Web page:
94 F3d 1537 Krygoski Construction Company Inc v. United States

94 F.3d 1537

41 Cont.Cas.Fed. (CCH) P 76,985

The UNITED STATES, Defendant-Appellant.

No. 95-5136.

United States Court of Appeals,
Federal Circuit.

Aug. 1, 1996.
Rehearing Denied; Suggestion for Rehearing In Banc Declined
Nov. 7, 1996.

H. Robert Showers, Gammon & Grange, P.C., McLean, Virginia, argued, for plaintiff-appellee. With him on the brief was Peter F. Rathbun.

Sheryl L. Floyd, Senior Trial Counsel, Commercial Litigation Branch, Civil Division, Department of Justice, Washington, D.C., argued, for defendant-appellant. With her on the brief were Frank W. Hunger, Assistant Attorney General, and David M. Cohen, Director. Of counsel was Arvis Freimuts, Assistant District Counsel, U.S. Army Corps of Engineers, Detroit, Michigan.

Before RICH, RADER, and BRYSON, Circuit Judges.

RADER, Circuit Judge.

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The United States Court of Federal Claims determined that the United States Army Corps of Engineers (Corps) had no justification for terminating a demolition contract with Krygoski Construction Company, Inc. (Krygoski) for the Government's convenience. Krygoski Constr. Co. v. United States, No. 214-89C (Fed.Cl. March 2, 1993). To remedy the breach, the trial court awarded Krygoski $1,456,851.10 in damages plus interest pending payment. Krygoski Constr. Co. v. United States, No. 214-89C (Fed.Cl. May 19, 1995). Because the trial court incorrectly relied on Torncello v. United States, 231 Ct.Cl. 20, 681 F.2d 756 (1982), this court reverses and remands.



In 1985, the Corps undertook demolition of an abandoned U.S. Air Force airfield and missile site near Raco, Michigan. During surveys of the site, the Corps found asbestos contamination. Based on blueprints and its survey, the Corps estimated that two buildings at the site contained asbestos contamination in 1600 linear feet of pipe insulation and 650 square feet of tank and duct insulation. The survey also revealed that extensive vandalism may have spread asbestos debris on the floors of the buildings.


On August 12, 1985, the Corps issued an invitation for bids on the demolition project. The solicitation noted that bids should range between $500,000 and $1,000,000. Eight bidders bid on the contract. Krygoski won the contract with the low bid of $414,696. On or about September 30, 1985, Krygoski and the United States through the Detroit District of the Army Corps of Engineers entered into Contract No. DACA35-85-C-0001. This contract required removal and disposal of the asbestos during restoration of the site. Seven line items in the contract specifically addressed asbestos abatement:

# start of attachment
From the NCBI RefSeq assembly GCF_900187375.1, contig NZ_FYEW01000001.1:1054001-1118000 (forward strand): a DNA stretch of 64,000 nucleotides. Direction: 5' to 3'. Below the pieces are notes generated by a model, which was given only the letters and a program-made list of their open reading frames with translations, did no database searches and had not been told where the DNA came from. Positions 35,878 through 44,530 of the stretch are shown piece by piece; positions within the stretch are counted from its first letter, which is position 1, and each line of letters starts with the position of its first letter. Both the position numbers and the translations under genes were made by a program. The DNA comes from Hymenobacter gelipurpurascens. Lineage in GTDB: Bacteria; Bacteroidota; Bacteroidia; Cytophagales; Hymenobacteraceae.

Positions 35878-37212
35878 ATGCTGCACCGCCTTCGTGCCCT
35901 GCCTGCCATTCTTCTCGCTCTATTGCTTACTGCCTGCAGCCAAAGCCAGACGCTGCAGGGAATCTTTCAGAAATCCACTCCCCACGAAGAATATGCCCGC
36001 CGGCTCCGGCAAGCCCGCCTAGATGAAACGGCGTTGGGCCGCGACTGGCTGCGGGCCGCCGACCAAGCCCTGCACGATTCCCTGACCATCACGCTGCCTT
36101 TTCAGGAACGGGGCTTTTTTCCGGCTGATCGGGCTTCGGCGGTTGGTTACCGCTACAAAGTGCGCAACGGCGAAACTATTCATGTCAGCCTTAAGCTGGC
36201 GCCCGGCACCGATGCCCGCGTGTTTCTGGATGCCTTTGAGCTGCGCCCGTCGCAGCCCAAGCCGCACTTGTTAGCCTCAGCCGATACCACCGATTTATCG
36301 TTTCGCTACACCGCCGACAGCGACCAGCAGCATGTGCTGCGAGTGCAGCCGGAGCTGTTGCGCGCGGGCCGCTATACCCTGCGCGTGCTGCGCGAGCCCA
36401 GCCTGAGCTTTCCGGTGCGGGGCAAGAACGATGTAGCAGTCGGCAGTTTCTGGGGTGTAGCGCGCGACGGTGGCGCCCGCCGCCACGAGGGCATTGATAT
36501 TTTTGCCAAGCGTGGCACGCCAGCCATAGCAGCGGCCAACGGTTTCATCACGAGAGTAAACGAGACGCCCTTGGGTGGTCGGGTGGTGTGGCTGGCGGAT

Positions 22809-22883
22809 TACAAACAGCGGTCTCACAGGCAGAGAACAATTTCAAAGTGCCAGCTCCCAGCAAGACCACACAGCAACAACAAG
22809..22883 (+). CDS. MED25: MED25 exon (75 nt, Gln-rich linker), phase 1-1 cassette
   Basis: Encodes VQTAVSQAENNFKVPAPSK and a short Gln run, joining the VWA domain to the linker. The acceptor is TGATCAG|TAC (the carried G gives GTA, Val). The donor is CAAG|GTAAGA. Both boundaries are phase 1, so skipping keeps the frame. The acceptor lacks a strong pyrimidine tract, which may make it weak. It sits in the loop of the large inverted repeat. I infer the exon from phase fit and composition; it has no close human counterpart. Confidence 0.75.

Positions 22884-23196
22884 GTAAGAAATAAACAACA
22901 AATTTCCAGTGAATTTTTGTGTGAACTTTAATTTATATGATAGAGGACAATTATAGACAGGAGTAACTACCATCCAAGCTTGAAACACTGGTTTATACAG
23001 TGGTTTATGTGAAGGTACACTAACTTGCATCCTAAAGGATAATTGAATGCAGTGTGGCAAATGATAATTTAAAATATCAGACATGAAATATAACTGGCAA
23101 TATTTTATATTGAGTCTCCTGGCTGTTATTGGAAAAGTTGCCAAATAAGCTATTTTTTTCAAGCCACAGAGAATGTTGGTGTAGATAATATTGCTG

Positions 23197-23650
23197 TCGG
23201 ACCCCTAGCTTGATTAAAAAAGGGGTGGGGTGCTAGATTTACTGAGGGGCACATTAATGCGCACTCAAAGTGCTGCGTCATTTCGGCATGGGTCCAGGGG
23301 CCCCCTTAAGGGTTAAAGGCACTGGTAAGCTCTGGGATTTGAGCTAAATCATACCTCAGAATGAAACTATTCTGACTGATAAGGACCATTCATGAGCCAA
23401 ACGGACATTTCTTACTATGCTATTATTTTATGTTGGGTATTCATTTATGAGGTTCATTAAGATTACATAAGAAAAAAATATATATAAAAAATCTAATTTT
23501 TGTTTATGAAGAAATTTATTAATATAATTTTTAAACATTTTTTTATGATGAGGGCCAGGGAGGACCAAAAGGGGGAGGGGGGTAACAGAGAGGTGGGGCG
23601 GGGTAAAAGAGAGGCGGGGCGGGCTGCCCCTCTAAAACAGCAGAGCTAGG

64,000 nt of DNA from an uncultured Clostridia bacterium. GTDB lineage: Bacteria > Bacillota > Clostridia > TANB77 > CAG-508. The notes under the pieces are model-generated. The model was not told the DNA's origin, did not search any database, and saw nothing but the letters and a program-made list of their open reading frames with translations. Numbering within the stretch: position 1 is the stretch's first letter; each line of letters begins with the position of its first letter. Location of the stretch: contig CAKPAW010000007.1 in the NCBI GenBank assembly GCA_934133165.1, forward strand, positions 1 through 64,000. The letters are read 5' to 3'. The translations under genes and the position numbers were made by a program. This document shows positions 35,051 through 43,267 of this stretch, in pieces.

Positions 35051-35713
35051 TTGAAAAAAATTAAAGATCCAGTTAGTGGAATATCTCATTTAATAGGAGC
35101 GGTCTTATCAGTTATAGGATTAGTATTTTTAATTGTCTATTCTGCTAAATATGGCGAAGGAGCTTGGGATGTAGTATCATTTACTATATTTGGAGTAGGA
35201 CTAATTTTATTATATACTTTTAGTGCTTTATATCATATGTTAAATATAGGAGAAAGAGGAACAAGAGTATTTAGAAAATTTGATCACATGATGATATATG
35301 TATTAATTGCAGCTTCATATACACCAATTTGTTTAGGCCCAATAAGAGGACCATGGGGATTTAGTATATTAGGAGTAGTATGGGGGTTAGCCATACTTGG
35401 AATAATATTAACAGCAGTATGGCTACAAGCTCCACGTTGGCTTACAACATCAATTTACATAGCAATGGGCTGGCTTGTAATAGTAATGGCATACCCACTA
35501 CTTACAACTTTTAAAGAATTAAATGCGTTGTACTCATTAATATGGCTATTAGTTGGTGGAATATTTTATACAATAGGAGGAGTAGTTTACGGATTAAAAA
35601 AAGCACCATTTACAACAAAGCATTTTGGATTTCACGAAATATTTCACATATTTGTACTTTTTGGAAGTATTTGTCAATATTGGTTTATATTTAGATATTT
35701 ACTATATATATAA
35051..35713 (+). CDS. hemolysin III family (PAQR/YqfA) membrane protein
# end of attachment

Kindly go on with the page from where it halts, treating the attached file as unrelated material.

1.  Asbestos Pipe Insulation                   Unit      Unit Price
          Removal and Disposal
          a.  First 1600 Linear feet            1600 L.F.          $10.98
          b.  Over 1600 Linear feet              700 L.F.          $10.75
      2.  Asbestos Tank and Duct Insulation
          Removal and Disposal
          a.  First 650 Square feet              650 S.F.          $ 8.90
          b.  Over 650 Square feet               100 S.F.          $ 8.78
      3.  Demolition, Removal and
          Disposal                               1 Job        $260,940.00
      4.  Underground Tank Excavation
          and Backfill
          a.  First 6700 Cubic Yards            6700 C.Y.          $ 3.00
          b.  Over 6700 Cubic Yards             3300 C.Y.          $ 2.00
      5.  Fill
          a.  First 12,000 Cubic Yards        12,000 C.Y.          $ 2.50
          b.  Over 12,000 Cubic Yards          5,000 C.Y.          $ 2.00
      6.  Missile Silo Fill                     28 EA.          $1,000.00
      7.  Topsoil, Seeding